Friday, 6 January 2012

2.6 Biological Molecules

Describe the structure of carbohydrates, proteins and lipids as large molecules made up from smaller basic units: starch and glycogen from simple sugar; protein from amino acids; lipid from fatty acids and glycerol.

are made up of C(arbon)H(ydrogen)O(xygen)
The simplest carbohydrate are sugars which are monomers. The large molecules are formed through combining sugars are those such as starch and glycogen.  Starch is a straight long chain of glucose whereas glycogen is a long chain of glucose with branches. The stored form of sugar in animals is glycogen and the stored form of sugar in plants is starch.
are made up of C(arbon) H(ydrogen) O(xygen) N(itrogen)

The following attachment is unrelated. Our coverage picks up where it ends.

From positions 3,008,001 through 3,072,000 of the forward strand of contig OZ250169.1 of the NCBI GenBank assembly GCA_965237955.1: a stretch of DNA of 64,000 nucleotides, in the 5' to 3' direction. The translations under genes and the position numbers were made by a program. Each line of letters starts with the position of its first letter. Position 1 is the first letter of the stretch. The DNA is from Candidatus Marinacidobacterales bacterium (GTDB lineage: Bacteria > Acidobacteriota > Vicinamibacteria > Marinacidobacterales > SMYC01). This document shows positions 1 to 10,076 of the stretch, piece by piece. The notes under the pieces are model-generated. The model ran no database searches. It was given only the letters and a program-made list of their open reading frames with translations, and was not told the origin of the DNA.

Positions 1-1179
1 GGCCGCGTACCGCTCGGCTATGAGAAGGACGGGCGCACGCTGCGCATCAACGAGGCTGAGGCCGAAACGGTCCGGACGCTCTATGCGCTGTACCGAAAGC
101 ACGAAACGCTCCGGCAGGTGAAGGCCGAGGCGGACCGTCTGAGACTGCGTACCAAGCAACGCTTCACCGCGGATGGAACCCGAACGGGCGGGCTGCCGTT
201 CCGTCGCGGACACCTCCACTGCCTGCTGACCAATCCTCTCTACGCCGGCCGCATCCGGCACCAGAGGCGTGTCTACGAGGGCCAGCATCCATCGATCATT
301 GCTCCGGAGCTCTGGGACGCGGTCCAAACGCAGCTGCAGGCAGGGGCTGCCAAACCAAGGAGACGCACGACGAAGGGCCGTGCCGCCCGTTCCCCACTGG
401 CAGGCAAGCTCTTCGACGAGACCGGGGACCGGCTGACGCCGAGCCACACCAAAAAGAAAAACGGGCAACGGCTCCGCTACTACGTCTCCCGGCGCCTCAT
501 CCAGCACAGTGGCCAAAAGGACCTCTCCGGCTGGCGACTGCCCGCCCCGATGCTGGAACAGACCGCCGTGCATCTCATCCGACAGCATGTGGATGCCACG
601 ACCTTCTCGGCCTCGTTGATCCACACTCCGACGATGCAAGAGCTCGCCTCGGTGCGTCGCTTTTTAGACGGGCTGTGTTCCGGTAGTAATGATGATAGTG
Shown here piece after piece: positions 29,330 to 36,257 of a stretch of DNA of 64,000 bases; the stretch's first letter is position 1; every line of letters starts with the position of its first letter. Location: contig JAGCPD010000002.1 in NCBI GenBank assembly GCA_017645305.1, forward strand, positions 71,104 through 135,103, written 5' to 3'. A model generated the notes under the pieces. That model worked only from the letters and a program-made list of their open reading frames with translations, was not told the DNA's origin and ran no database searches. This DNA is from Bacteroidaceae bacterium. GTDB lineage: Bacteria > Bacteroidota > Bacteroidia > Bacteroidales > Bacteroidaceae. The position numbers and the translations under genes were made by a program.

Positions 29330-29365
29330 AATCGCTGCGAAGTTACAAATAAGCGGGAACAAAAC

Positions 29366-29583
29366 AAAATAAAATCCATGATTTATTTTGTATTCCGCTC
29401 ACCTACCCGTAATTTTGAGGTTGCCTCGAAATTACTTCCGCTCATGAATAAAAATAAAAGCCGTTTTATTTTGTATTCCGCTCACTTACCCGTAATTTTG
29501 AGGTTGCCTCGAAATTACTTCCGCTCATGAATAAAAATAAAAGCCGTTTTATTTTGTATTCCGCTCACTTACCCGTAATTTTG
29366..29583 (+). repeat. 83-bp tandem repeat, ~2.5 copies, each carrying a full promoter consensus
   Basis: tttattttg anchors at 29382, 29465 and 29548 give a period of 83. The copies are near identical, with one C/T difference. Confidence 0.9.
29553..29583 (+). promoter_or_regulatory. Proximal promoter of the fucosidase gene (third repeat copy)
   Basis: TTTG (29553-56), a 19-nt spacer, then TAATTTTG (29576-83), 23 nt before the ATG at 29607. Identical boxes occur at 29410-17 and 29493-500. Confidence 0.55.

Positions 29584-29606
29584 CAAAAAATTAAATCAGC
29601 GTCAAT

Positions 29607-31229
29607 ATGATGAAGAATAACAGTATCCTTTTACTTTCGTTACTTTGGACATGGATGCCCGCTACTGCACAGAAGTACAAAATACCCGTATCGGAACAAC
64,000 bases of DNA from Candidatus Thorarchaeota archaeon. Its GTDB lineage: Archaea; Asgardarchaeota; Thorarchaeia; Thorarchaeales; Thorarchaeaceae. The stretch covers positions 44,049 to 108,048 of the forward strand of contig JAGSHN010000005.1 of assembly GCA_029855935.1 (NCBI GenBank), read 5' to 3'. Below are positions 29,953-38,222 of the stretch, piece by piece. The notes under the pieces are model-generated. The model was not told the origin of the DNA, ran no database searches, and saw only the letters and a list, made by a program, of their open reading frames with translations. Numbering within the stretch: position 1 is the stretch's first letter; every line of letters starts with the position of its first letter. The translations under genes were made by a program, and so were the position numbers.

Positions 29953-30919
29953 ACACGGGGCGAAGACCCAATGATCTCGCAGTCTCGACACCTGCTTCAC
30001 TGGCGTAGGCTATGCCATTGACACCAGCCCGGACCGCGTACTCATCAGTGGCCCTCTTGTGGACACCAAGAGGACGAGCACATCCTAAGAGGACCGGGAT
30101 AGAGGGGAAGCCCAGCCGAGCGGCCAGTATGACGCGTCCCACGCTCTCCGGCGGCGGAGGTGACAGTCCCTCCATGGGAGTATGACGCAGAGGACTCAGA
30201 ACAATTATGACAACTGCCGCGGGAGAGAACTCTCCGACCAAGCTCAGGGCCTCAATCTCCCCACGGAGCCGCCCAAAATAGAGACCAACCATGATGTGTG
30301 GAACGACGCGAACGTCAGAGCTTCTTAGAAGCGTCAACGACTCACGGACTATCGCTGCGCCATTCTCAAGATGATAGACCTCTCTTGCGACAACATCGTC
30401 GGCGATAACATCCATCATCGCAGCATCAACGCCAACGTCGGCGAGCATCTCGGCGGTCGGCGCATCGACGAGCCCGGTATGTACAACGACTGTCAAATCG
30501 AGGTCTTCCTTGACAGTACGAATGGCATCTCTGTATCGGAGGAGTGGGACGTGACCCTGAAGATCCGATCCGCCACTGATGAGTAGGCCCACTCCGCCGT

The simple smallest molecules in protein is amino acids. The amino acids are also joined together in long chains and it is these chains we describe as proteins.
are made up of C(arbon) H(ydrogen) O(xygen)
But the story here is slighty different.
The lipids contain a small molecule glycerol and another called fatty acids. Lipids have two different types of molecules joining together to form the structure of the molecule lipid.


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